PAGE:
"The Opening Act" as written by and John Neff Shonna Tucker....
There's a big fat man on a mechanical bull in slow motion like Debra Winger
And he gets knocked off and I think he's hurt,
It's a bitch facing facts and figures
There's a band on stage that used to be huge
They sound on but no one's listening
They're told to turn down and they politely oblige
Ain't no such thing as a free ride

It ain't my problem and it ain't my show and I ain't being condescending
It's just the opening slot and I hit my mark and split as the crowd is thinning

The man's on the guest list so I guess it will be alright...

So the paramedics arrive and they haul off that Urban Bovine Knievel
I see my friend and give him all my money and tell myself it's a necessary evil
And it's all such a fleeting thing so I'd best try and enjoy it
So much beauty and just enough time to figure out how to destroy it

I'm just the opening act

And it ain't my crowd and it ain't my night but I'd be lying if I said I can't relate
I'm just the opening act and the van is packed and I'm hauling ass to another state

And I'm driving north as the sun was rising over a Technicolor horizon
I reached out to touch you but you're not there, a thousand miles away from here
I turned up the radio, heard some preacher talking salvation
My tank is half full and I reached over and changed the station

I'm just the opening act


Lyrics submitted by knels21

"The Opening Act" as written by Patterson Hood

Lyrics © THE BICYCLE MUSIC COMPANY

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The Opening Act song meanings
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3 Comments

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  • +1
    General CommentI honestly can't believe I'm the first one to comment on this song. I think it's by far the best from "Brighter than Creation's Dark" and likely the best song Patterson Hood's ever written. For me, this song is about realizing how inconsequential one's own life is and how the events we experience while here on earth are just fleeting moments in something beyond ourselves. The way the music builds in this song, as well as the interplay of meanings within the lyrics are simply brilliant. My favorite part is the very end, from "I turned up the radio..." The narrator knows that his life is meaningless but he still takes a "half full" outlook. Never thought I'd see the day when existentialism and southern rock merge but this song does it. Listen - several dozen times if you haven't already - and LOUD.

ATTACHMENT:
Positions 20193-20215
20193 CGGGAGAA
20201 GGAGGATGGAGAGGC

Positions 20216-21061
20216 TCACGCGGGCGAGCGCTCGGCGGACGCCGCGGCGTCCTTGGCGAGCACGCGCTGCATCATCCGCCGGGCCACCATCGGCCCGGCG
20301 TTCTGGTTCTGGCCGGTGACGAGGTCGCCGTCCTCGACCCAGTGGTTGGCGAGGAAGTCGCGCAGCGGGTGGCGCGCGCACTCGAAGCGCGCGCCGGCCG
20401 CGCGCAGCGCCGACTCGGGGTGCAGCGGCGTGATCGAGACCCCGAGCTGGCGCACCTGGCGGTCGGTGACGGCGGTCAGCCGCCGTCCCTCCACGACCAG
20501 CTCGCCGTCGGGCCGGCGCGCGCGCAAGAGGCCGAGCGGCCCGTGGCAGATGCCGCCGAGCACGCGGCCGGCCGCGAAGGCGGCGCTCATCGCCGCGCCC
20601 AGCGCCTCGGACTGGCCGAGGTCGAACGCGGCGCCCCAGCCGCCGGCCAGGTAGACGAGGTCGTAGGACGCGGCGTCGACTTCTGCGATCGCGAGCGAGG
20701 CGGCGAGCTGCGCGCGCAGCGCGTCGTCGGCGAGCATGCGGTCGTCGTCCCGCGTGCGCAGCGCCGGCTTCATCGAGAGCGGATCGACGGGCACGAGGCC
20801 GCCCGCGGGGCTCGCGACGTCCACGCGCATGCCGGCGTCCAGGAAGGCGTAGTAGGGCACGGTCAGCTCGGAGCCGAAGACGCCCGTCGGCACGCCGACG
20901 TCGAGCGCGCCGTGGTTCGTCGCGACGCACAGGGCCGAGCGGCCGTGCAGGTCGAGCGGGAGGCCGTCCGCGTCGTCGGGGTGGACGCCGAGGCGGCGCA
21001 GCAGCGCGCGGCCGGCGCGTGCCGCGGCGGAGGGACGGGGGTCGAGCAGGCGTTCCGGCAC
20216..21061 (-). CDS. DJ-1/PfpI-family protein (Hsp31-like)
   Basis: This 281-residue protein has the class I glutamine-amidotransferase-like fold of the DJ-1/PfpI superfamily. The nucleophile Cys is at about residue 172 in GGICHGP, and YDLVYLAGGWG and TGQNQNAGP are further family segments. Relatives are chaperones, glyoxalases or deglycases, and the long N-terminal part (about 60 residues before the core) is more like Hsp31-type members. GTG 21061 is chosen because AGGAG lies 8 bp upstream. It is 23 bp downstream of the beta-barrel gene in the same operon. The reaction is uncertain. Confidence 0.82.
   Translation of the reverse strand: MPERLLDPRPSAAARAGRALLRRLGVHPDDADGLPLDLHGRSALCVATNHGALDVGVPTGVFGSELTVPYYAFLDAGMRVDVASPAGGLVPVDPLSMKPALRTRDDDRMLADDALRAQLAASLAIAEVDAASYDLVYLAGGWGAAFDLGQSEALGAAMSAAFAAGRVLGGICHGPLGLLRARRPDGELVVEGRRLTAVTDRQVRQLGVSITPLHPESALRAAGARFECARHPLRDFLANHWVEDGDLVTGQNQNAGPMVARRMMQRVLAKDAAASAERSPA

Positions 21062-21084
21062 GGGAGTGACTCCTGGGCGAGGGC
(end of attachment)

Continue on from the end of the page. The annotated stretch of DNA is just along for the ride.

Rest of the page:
Audiofileon June 04, 2009   Link
  • 0
    General CommentI agree, one of the best songs on the record. I also agree with you on the last verse. Shonna and Patterson harmonizing on this gives me goosebumps everytime.

    And I�m driving north as the sun was rising over a Technicolor horizon
    I reached out to touch you but you�re not there, a thousand miles away from here
    I turned up the radio; heard some preacher talking salvation
    My tank is half full and I reached over and changed the station

    BigTomon December 31, 2009   Link
  • 0
    General CommentJust saw Patterson solo and he talked a bit about this song before he dove in. Indicated the first two-thirds is entirely true - he was on a small solo tour opening for a band "that used to be big" (he wouldn't disclose who it was) and saw an intoxicated bar patron get ushered to an ambulance after a mishap on a mechanical bull. He was younger and not yet a father, so still doing drugs on a regular basis; his dealer is the "man on the guest list" that will make everything "alright."

    What's really interesting and commented already is that he said he had to stick the song in his pocket for a few years before he could come up with an ending that felt right. Once he became a father and more devoted family man, the final verse about loneliness and longing for loved one(s) was developed and the song was ready for recording.
    ryan116584on December 14, 2016   Link

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